New York Asters, sometimes called “Michaelmas daisy, ”are native plants that burst into bloom in August filling the late summer gardens with daisy-shaped flowers in blues, purples, pinks and white — and some of them have double blooms.
They can grow three to five feet tall depending on the cultivars and the soil type.
New York Asters love to grow in full sun in average to moist soils.
The plants will grow shorter in sandy soils and taller in rich loamy soils.
Don’t be afraid to try some of the taller cultivars because they make great plants at the back of the garden as a backdrop, and when in bloom the tall flowering plants become the stars in the garden.
Each plant has many multiple stems creating a dense mounded shape.
The daisy-shaped flowers grow on the tips of all of the stems — so the more stems, the more blooms.
When they are in bloom they will attract an amazing amount of colorful butterflies and other pollinators, and they bloom for as long as six weeks.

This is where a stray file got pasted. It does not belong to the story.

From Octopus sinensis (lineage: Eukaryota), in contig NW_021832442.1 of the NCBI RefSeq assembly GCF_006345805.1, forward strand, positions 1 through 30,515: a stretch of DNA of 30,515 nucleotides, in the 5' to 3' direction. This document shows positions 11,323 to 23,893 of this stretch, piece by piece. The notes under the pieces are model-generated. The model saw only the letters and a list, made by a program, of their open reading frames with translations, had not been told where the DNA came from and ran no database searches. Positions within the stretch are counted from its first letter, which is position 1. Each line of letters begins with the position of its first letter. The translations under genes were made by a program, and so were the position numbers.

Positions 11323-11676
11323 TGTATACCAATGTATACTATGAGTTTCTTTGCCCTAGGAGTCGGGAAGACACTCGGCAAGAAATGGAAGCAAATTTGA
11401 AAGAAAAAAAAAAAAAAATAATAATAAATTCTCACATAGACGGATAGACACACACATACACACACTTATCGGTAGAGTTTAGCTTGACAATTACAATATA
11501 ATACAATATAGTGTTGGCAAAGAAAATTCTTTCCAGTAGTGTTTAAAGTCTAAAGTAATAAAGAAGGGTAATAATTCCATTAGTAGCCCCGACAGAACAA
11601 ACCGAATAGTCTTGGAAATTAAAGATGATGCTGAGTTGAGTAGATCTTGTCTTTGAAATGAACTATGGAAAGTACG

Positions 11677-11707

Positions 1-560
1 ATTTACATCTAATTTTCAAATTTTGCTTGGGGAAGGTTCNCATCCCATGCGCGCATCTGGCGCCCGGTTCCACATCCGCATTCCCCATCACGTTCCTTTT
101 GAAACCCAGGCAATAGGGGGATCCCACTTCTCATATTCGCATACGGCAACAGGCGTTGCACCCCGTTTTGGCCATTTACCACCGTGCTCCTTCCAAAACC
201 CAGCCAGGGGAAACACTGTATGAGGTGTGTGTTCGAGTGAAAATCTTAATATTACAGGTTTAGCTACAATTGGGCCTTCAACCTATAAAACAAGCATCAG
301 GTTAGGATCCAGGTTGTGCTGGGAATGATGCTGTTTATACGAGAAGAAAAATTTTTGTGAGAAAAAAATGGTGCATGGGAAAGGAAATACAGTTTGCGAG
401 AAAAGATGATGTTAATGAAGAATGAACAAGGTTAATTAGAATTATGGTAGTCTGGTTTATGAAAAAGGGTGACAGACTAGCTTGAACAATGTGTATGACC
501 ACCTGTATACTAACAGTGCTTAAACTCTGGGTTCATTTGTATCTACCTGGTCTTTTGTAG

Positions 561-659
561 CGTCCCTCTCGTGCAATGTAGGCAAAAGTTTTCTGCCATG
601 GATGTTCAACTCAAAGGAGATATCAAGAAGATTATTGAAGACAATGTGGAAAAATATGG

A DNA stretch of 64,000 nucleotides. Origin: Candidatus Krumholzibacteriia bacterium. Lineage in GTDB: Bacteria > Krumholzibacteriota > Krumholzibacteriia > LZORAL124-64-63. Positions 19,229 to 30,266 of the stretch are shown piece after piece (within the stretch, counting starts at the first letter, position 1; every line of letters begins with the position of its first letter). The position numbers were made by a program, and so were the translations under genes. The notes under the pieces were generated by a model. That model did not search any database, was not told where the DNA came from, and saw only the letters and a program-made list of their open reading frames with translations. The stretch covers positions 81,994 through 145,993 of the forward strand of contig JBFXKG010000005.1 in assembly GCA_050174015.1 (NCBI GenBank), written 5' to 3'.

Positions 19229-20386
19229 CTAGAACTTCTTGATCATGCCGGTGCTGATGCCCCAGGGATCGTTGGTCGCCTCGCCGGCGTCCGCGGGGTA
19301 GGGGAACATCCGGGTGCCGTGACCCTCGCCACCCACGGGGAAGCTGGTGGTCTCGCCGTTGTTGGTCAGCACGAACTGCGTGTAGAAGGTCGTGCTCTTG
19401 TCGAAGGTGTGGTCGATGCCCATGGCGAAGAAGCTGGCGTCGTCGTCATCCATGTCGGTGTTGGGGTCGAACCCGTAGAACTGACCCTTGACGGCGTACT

Asters are not very tasty to bunnies or deer who will often eat around the plants, leaving the beautiful flowers for us to enjoy.
New York Asters are not aggressive or invasive plants in the garden and they stay just where they were planted.
To keep them healthy they should be dug up and divided at least every two to three years.
Dig them up in the early springtime and replant the vigorous side growth and discard the older center growth.
There are a large number of beautiful cultivars including some more compact plants.
“Blue Lagoon” Aster grows less than 2 feet tall but spreads out about 2 1/2 feet wide.
The flowers reflect the lovely name, a clear blue in color.
Another cultivar is “Coombe Violet’ which grows 3-4 feet tall and is covered in violet-purple flowers.
“Henry III” blooms later into September but the waiting is so worthwhile because the bright purple flowers have twice as many petals.
Aster “Peter Harrison” is a dwarf growing 1 to 1 1/2 feet tall and wide with clear pink flowers.
A lovely dwarf aster is “Woods Blue” which has a rounded habit that becomes completely covered with tiny blue flowers while “Royal Ruby” Aster has semi-double red flowers with sunny yellow centers.
This is a great time to purchase the Asters locally, picking the colors and sizes that fit into your own garden.
(Editor’s Note: Ginny Rosenkranz is a commercial horticulture specialist with the University of Maryland Extension.)